As I've done in previous motherboard reviews, I like to mention an excellent tutorial for overclocking the i7-3820 that Ryan wrote, which helped me learn the ropes to get the most out of the LGA 2011 platform. Here's a quote from Ryan's review that illustrates a key change in the overclockability of the i7-3820:

"...overclocking on the Core i7-3820 is a bit different than with any other Sandy Bridge processor out there.  Because it is not fully unlocked, the multiplier is limited to 43x, about the same as the non-unlocked Core i7-2600.  Unlike the original Sandy Bridge though, Sandy Bridge-E allows us to use "straps" or bus speed multipliers that still operate with the 3820."

I followed Ryan's advice for adjusting the strap options to 125MHz or 1.25x, which helped me overcome the CPU multiplier limitations. I also increased the CPU voltage to  1.45v to help improve the stability of our overclock.

I left the CPU multiplier at 37x, and worked on configuring the CPU clock and processor per clock ratios. I manually adjusted the processor per clock ratio to 1.25x in the UEFI BIOS, and reconfigured the system memory multiplier to ensure the memory speeds and timings were not a limiting factor in getting a stable overclock. After rebooting and confirming our overclock with multiple runs of Cinebench 11.5, I was quite impressed with a 4.734GHz overclock on our i7-3820 CPU.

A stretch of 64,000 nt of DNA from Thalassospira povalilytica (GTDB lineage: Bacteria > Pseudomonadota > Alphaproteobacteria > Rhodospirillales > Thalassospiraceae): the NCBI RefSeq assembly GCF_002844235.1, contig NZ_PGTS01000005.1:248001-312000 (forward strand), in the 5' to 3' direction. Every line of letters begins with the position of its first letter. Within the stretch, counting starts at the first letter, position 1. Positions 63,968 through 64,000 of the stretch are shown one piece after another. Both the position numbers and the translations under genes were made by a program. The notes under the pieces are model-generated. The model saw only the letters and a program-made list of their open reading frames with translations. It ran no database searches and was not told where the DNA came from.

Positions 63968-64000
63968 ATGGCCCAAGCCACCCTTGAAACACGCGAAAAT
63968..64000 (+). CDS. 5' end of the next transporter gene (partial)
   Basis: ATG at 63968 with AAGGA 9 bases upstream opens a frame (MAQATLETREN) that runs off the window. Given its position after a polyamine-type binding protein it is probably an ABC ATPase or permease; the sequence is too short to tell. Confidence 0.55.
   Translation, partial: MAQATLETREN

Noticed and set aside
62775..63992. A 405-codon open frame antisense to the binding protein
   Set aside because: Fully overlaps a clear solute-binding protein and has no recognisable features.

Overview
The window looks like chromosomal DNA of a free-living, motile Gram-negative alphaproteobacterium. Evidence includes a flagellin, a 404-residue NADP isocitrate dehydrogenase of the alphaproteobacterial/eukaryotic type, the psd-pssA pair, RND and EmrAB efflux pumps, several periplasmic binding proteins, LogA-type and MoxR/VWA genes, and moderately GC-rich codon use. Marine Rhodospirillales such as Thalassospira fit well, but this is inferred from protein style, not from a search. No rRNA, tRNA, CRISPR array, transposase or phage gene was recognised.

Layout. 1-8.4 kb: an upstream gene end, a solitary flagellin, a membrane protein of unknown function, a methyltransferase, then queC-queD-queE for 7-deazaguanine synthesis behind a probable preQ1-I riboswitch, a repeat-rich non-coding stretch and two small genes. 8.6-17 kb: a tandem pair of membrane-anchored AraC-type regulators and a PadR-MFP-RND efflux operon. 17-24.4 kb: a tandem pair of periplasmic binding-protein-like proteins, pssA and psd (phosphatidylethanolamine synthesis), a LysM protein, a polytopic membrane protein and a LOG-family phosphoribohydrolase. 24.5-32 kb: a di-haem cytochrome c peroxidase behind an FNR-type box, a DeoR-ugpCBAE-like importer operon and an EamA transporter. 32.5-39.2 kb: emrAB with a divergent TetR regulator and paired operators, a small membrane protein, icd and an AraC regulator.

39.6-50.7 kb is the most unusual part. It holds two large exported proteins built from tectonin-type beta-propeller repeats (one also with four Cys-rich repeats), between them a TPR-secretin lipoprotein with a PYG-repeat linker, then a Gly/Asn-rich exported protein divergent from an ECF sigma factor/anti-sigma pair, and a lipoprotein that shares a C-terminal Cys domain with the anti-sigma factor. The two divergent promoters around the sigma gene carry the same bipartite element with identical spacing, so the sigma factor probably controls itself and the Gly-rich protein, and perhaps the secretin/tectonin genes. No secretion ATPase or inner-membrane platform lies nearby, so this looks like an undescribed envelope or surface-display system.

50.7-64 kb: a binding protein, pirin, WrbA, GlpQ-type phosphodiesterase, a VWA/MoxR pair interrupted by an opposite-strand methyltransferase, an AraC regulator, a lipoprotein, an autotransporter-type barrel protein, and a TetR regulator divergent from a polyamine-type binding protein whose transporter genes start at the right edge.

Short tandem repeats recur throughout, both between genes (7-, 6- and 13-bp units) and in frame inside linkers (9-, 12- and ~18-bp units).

CPU Speed BCLK CPU Multiplier DRAM Frequency DRAM Timings CPU Voltage
4.734 GHz 128 MHz

37x 

1365 MHz 9-9-9-24 2T 1.464v

Detailed Overclocking Results

June 5, 2012 | 12:29 PM - Posted by Olternaut (not verified)

I think I like the p9x79 deluxe better. The i/o ports on the sabertooth version is too limited for me.

June 5, 2012 | 12:36 PM - Posted by deowll (not verified)

Looks like this was written by the company rather than being a review but it was interesting.

June 5, 2012 | 01:28 PM - Posted by Tim Verry